If the password is “lead,” are you wondering if a clue-giver could say “metal” as a clue, while another uses “follow” as a clue? To this, I would say yes to both, UNLESS the words are given to the clue-givers in a way that specifies their definition, either by speaking them out loud or clarifying the meaning of the word on paper or something. Basically, if clue-givers are free to interpret the meaning of the word however they want, as long as the word is spelled the same, clues can be given to help players guess either form of the password. I would say this even applies with words that are spelled the same but pronounced differently. For example, if the password were “lead,” a player would win if they said either pronunciation of the word.

      As far as homophones (like “knew” and “new”), I would say the same thing applies. If the password is “knew,” a clue-giver would not be allowed to say “new” as a clue word because it sounds just like the password, especially as clue-givers are not allowed to clarify their clues’ definitions or spellings at all.

      All that said, perhaps it might be best to just avoid passwords that have homonyms and homophones. 🙂

      Just my opinion! If anyone else has any other thoughts, I’d love to hear them.

  8. Regarding homonyms, The Game Gal took the words right out of my mouth… pretty much. But since I started writing my admittedly long reply before I saw Game Gal’s reply, I might as well post it here in its entirety:

    I say no to homonyms as clues. A homonym is a word that is spelled exactly the same as another word, and is pronounced the same way as the other word, but has a different meaning. Such as “fair”, which could mean “a light complexion” or “an equitable judgment” or “a gathering of buyers and sellers, such as a county fair”.
    So, if any of those homonyms were used as a clue for one of the other meanings of the word in Password, it would blatantly just be giving the Password as the clue.

    The word “address” fits that category as well — it can be used as a noun or a verb, but with different meanings, e.g. as a noun it means a speech or written statement, directed to a group of people… But as a verb, it means a place on street map, a location, such as a person’s home or a business. (And…some people pronounce “address” differently, depending on how they’re using it. And some people pronounce it with an emphasis on the first syllable and some people pronounce it with an emphasis on the second syllable.)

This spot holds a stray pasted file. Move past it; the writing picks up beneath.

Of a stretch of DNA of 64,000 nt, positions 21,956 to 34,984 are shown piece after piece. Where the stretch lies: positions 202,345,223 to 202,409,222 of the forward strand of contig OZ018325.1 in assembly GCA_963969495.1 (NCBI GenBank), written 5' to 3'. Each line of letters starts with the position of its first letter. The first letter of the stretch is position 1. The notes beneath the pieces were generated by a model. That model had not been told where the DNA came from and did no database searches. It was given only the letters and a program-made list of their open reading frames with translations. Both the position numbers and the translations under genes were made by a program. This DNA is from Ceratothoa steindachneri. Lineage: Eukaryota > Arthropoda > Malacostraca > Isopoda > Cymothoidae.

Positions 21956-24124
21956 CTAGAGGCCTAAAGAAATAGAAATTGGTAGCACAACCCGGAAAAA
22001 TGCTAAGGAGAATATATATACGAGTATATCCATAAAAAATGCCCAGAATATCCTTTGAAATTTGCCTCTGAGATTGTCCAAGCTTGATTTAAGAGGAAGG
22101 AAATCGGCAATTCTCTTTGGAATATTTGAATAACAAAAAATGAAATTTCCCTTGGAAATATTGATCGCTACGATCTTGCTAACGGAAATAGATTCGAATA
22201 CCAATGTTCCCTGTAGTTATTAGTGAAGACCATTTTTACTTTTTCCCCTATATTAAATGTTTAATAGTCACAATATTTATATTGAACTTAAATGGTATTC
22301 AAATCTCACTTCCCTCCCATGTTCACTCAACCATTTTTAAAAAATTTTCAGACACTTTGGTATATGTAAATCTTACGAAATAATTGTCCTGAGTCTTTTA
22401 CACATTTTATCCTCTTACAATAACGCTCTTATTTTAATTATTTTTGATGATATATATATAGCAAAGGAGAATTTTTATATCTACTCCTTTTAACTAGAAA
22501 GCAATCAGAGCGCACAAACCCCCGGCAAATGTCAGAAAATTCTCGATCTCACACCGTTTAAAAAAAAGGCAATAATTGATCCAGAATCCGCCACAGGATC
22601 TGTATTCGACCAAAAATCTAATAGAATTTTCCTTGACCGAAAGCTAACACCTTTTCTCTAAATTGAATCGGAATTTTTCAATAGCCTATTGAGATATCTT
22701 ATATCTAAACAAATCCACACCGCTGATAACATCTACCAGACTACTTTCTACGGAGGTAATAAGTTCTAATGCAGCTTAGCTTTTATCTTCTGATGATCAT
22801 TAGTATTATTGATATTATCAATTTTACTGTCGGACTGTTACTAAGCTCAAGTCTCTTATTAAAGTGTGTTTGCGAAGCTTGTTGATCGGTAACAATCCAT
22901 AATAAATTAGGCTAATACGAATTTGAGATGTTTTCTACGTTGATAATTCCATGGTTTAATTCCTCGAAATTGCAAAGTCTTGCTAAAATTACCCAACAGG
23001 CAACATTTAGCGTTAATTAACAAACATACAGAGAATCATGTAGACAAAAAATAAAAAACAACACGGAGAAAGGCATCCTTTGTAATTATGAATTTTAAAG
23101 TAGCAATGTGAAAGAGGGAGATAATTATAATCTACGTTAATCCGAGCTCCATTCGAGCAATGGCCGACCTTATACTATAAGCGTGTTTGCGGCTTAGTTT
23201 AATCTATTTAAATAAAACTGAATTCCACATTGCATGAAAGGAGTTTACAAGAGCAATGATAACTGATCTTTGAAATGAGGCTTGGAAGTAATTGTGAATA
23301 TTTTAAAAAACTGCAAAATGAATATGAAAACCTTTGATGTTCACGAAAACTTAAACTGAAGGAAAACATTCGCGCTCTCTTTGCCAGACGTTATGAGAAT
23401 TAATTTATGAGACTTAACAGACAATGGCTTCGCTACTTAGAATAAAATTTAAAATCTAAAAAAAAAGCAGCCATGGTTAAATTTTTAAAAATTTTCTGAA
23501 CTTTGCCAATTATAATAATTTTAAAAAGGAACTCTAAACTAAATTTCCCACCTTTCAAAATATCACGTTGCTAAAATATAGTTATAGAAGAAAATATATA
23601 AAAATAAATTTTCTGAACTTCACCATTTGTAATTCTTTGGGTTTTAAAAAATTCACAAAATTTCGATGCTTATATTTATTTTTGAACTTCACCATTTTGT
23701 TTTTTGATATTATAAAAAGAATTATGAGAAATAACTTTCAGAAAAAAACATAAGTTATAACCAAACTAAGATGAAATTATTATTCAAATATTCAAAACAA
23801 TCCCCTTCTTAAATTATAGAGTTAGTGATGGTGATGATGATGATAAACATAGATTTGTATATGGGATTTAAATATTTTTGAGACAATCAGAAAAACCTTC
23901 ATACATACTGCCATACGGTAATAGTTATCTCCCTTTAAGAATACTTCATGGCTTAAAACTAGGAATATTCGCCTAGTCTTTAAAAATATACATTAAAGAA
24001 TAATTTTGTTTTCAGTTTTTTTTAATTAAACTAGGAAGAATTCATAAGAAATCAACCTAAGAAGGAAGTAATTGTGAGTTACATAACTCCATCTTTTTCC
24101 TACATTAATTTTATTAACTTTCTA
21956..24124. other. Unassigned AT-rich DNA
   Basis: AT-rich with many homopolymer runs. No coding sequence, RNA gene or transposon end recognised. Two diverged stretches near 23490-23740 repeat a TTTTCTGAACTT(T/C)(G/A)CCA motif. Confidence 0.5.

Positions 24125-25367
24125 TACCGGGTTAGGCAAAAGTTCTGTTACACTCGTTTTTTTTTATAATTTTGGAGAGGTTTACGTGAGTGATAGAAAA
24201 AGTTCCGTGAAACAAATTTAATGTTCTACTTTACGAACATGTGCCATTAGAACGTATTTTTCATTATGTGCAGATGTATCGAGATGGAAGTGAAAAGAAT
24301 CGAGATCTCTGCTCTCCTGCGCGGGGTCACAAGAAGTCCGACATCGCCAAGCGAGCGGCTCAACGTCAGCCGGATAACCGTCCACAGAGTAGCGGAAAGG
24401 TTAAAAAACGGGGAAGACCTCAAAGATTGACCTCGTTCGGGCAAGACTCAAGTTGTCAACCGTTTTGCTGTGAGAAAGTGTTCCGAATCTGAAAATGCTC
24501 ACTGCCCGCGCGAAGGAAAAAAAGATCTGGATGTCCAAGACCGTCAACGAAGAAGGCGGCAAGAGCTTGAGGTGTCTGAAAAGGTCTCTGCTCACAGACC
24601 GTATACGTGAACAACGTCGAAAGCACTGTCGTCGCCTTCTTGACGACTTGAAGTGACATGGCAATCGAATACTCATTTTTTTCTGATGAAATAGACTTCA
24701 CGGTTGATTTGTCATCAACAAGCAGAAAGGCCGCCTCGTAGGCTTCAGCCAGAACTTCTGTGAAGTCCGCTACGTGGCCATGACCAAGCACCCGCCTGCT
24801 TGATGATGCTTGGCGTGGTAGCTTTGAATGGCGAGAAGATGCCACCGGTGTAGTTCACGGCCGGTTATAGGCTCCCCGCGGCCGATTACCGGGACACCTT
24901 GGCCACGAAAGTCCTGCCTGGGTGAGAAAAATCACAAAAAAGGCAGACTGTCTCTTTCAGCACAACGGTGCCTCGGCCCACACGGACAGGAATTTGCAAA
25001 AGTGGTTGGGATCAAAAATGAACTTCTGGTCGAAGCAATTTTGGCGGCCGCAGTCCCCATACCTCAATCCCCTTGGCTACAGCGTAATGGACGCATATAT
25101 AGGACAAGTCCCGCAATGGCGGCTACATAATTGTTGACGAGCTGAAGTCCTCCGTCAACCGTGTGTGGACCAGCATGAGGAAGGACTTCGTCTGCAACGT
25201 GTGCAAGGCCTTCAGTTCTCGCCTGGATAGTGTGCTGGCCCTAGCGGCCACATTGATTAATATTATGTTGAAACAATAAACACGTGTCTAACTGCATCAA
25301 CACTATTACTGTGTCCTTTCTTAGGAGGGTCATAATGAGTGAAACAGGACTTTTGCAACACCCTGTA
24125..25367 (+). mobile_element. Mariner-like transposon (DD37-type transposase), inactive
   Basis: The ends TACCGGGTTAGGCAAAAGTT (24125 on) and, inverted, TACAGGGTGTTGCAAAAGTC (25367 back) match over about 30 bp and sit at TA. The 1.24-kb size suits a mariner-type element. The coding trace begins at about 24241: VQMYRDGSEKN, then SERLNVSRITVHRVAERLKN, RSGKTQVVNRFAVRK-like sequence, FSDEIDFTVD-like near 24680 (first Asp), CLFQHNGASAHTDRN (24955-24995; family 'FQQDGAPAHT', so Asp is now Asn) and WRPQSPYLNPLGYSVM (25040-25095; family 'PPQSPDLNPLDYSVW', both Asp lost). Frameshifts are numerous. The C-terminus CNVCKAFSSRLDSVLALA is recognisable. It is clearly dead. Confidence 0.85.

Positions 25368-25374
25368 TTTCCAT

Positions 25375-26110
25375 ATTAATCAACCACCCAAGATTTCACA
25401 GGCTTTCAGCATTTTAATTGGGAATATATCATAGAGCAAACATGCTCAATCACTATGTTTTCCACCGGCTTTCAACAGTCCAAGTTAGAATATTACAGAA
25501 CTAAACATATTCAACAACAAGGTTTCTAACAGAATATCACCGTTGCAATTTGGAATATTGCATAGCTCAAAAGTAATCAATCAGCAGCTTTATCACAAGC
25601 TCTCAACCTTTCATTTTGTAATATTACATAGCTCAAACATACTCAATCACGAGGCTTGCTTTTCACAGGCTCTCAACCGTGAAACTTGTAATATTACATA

Homonym – words that are spelled the same but have different meanings – e.g. “Lie” could mean “untruth” or “recline”.

    Homophone (also known as Heterograph) – words that have the same pronunciation, but different spellings and different meanings – e.g. “too” and “two” and “to”…. Also, “they’re”, “their” and “there”.

    Heteronym – words that have same spelling, different meaning, different pronunciation. e.g. “desert”, which could mean “an arid region usually associated with large areas of sand, such as the Sahara Desert” or “to leave, as in someone who decides to desert their military troop”.

    Password is largely a game of Synonyms – words with the same meaning, but different spelling AND pronunciation. Or words that are at least somewhat similar in meaning or are related in some way to the Password. So, in that regard, neither homonyms, homophones, heterographs nor heteronyms would be acceptable as clues.

    HOWEVER, homonyms and homophones sometimes also work as acceptable clues.… because Password is a verbal game, clue-givers only needs to speak a correct answer, even if the meaning of the answer is different than what’s written as the Password. For instance, if the Password is “Tailor”, some reasonable clues would be “costumer”, “clothier”, “seamstress”. AND, if a clue-giver thinks outside the ordinary, the word “Elizabeth” could also be used as an acceptable clue, if they think they can get their partner to think of “Elizabeth Taylor”. Saying it out loud as an answer, “Taylor” IS the same as “tailor” and would be a winning guess.

    That’s what I think.

    1. Great thoughts! Totally agree. I think it’s so interesting that there are so many comments on this post about rule specifics! I guess when you can only give clues one word at a time (as opposed to catchphrase), the clues are very open to scrutiny. Thanks for your thoughts, everyone!